• In the case of PSU OFF action success, PSU ON action will be requested as well.
  • In the case of both OFF and ON actions success, STONITH is completed OK.
  • If either of them failed, repeat from the step 1, untill timeout exceeded. (if timeout exceeded, STONITH is failed)

For other controllers, the same configuration stanza should be manually populated. IP addresses, credentials, delay and indexes of the power outlets (in case of PDU/PSU) of STONISH devices being connected by these agents should be updated as well as node names.

Please note, that each controller node should have configured all of its fence agent types delay parameters with an increased values. That is required in order to resolve a mutual fencing situations then the nodes are triyng to STONITH each other. For example, if you have 3 controllers, set all delay values as 0 for 1st controller, 10 - for 2nd one and 20 seconds - for the last one. The other timeouts should be as well adjusted as the following:

  delay + shell_timeout + login_timeout < power_wait < power_timeout

Fencing topology could vary for controller nodes but usually it is the same. It provides an ordering of STONITH agents to call in case of the fencing actions. It is recommended to configure several types of the fencing devices and put them to the dedicated admin network. This network should be either directly connected or reached from the management interfaces of controller nodes in order to provide a connectivity to the fencing devices.

In the given example we define the same topology for node-10 and node-11 and slightly different one for node-12 - just to illustrate that each node could have a different fence agent types configured, hence, the different topology as well. So, we configure nodes 10 and 11 to rely on IPMI and PSU devices, while the node 12 is a virtual node and relies on virsh agent.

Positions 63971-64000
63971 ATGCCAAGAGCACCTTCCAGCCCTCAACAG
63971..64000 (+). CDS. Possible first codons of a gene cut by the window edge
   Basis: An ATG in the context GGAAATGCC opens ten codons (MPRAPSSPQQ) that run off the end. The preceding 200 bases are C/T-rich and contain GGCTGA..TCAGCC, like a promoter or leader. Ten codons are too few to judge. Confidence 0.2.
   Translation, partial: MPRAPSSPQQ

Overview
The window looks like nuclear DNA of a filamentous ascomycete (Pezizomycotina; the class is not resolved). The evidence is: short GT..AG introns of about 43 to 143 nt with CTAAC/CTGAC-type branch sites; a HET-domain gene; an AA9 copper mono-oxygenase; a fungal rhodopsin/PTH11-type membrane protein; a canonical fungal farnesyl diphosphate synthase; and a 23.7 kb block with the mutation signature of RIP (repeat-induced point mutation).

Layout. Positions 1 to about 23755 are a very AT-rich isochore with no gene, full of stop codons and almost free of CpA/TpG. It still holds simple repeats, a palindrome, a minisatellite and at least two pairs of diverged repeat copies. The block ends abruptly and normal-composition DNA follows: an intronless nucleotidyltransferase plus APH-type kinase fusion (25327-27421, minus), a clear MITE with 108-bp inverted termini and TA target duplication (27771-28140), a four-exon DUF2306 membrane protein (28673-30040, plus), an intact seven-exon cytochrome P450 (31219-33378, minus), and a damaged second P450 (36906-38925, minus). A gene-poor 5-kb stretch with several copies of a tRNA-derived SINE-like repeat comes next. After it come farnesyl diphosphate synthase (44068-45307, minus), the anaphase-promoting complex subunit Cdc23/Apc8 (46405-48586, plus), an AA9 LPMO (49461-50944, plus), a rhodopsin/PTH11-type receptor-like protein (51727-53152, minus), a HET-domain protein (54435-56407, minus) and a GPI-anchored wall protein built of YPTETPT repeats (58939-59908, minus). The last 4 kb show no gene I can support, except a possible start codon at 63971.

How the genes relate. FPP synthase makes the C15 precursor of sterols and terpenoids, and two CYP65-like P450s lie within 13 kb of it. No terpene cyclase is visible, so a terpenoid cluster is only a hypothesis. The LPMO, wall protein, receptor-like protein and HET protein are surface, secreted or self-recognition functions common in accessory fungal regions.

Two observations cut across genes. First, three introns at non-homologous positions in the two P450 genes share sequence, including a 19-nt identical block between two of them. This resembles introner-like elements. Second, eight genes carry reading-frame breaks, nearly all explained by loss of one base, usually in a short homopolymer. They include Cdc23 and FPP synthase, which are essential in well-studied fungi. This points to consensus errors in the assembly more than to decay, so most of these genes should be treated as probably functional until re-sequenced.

Please also note, that the names of nodes in fence topology stanza and pcmk_* parameters should be specified as FQDN names in case of RedHat OS family and as a short names in case of Debian OS family. That is related to the node naming rules in Pacemaker cluster in different OS types.

  • Put created fencing configuration YAML files as /etc/pcs_fencing.yaml for corresponding controller nodes.

  • Deploy HA environment either by Deploy button in UI or by CLI command:

  fuel --env <environment_id> node --deploy --node <nodes_list>

(node list should be comma-separated like 1,2,3,4)

TODO(bogdando) finish the guide, add agents and devices verification commands

Please also note that for clusters containing 3,5,7 or more controllers the recommended value for the no-quorum-policy cluster property should be changed manually (after deployment is done) from ignore/stopped to suicide. For more information on no-quorum policy, see the Cluster Options section in the official Pacemaker documentation. You can set this property by the command

pcs property set no-quorum-policy=suicide

Implementation

Fuel Fencing plugin

This plugin is a combination of Puppet module and metadata required to describe and configure the fencing topology for Corosync & Pacemaker cluster. The plugin includes custom puppet module pcs_fencing and as a dependencies, custom corosync module and puppetlabs/stdlib module v4.5.0.

It changes global cluster properties:

  • cluster-recheck-interval = 3 minutes